April 1, 2005, 12:00 AM

Follow that margin

(Page 3 of 3)

EBay also will seek to expand user activity in categories it already has and launch new categories, with the idea of getting buyers in one category to buy in related ones. In January, Whitman told Goldman Sachs analysts that a high percentage of eBay buyers buy only in one category and a small percentage regularly buy in two. "We have work to do to move that up to three and four," she said. "If you buy jewelry, you should also buy cosmetics. If you buy cosmetics, you should also buy other health and beauty aids." EBay will change its marketing mix slightly so as to expand the daily consideration of categories among buyers, a build on its historic focus on customer acquisition, Whitman said. EBay--already a big buyer of paid search advertising--says it will continue to leverage natural and paid search to market eBay listings to buyers, and it issued its first catalog last year. And that`s just in the U.S. EBay has also announced plans to spend significantly in expanding internationally and continuing to export PayPal abroad.

"They are doing the right things," says Rashtchy. "They`re expanding geographically, expanding categories as much as they can, and increasing the activity level. I would contend there is still significantly more there than meets the eye in what we saw as represented by their Q4 performance."

But what eBay does globally in the future to maintain or boost its share price is less immediately relevant to retailers than what eBay can do for their business right now.

As retailers evolve online, so does the way in which they use eBay. For some, eBay`s importance as a quick and inexpensive route to online sales and a way to get in front of the widest possible set of potential buyers is giving way to new thinking in which eBay`s greater value is as a liquidation strategy and a means of finding new customers. "I don`t think we`ll ever leave eBay completely," says Wieber. "It`s good for a certain type of product, and we have been doing it for a long time. We have very good systems for selling on eBay. To scrap all of that would not be smart."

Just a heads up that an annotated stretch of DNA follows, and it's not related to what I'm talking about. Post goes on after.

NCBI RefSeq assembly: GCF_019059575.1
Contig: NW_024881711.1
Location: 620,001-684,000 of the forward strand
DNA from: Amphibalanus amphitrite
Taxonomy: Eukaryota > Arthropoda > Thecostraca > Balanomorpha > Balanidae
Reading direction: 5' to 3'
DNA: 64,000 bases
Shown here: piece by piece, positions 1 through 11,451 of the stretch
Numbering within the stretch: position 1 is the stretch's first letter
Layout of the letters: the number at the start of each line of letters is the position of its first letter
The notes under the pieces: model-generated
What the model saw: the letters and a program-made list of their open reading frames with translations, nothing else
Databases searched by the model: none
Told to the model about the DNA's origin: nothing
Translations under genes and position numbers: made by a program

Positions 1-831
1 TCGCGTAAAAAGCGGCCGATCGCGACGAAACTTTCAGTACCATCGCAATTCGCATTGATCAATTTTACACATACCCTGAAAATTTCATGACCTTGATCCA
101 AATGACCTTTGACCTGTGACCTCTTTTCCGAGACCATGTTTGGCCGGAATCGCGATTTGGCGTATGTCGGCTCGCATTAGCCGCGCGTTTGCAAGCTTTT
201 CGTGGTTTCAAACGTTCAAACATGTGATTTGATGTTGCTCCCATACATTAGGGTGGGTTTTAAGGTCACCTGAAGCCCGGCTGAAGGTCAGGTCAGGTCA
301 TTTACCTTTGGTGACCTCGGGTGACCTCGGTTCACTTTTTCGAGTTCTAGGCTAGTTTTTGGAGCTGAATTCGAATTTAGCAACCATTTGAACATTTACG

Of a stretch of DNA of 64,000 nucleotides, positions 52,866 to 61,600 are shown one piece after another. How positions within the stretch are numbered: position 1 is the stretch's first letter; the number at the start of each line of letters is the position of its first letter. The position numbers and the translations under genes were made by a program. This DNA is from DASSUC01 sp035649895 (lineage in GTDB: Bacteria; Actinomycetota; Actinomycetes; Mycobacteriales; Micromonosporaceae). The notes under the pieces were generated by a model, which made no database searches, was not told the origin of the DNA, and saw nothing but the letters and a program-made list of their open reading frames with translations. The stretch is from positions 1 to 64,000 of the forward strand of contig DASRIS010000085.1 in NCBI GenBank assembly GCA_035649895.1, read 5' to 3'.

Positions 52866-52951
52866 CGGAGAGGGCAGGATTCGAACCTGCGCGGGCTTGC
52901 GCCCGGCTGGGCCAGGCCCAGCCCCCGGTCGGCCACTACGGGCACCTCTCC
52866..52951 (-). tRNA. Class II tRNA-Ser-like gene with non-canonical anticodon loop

Wieber`s position represents the view of many that expect to keep a foot on eBay`s platform while exploring new options as they move along that evolutionary curve. "EBay`s a fabulously strong platform and will continue to be so," Effle says. "But what we are seeing is that there are now other companies that can do an efficient job of driving customers to merchants."


comments powered by Disqus




From The IR Blog


Andrew Ruegger / E-Commerce

How online search data can improve offline retail results

Search data represents the largest, unbiased free source of consumer data in the world.


Brice McBeth / E-Commerce

Ditch averages to find e-commerce conversion breakthroughs

An e-retailer explains how averages can obscure the kinds of clients you serve.